Andrew McFarland Campbell  

Lot Leaving Sodom

These exhortations were given by me between 1999 and 2005. That was a long time ago, and I have grown a lot since then. They may not reflect my current beliefs.

This morning I want to look at a story of salvation. I want to consider an imperfect man, Lot, and how his faith saved him, and contrast that with a faithless woman, his wife, whose faith failed her.

Luke 17, verses 26 to 35:

And as it was in the days of Noe, so shall it be also in the days of the Son of man. They did eat, they drank, they married wives, they were given in marriage, until the day that Noah entered into the ark, and the flood came, and destroyed them all. Likewise also as it was in the days of Lot; they did eat, they drank, they bought, they sold, they planted, they builded; But the same day that Lot went out of Sodom it rained fire and brimstone from heaven, and destroyed them all. Even thus shall it be in the day when the Son of man is revealed. In that day, he which shall be upon the housetop, and his stuff in the house, let him not come down to take it away: and he that is in the field, let him likewise not return back. Remember Lot’s wife. Whosoever shall seek to save his life shall lose it; and whosoever shall lose his life shall preserve it. I tell you, in that night there shall be two men in one bed; the one shall be taken, and the other shall be left. Two women shall be grinding together; the one shall be taken, and the other left.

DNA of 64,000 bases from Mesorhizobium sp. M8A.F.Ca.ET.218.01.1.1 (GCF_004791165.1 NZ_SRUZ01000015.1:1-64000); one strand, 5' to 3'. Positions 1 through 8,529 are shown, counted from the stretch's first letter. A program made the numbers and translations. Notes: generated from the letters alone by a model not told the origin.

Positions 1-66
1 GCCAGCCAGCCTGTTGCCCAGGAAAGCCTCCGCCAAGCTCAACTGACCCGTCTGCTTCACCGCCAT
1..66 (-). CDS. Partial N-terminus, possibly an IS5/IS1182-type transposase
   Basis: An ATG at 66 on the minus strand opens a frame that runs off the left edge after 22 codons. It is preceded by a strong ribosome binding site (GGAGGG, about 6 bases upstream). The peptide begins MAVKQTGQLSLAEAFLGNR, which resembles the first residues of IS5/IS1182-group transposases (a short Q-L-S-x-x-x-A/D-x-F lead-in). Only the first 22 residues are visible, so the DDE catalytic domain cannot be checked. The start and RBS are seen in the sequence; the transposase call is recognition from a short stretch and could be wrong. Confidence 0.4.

Remember Lot’s wife. I’m sure we all do remember Lots wife. She looked back to Sodom, and was turned to a pillar of salt, snatching damnation from the jaws of salvation.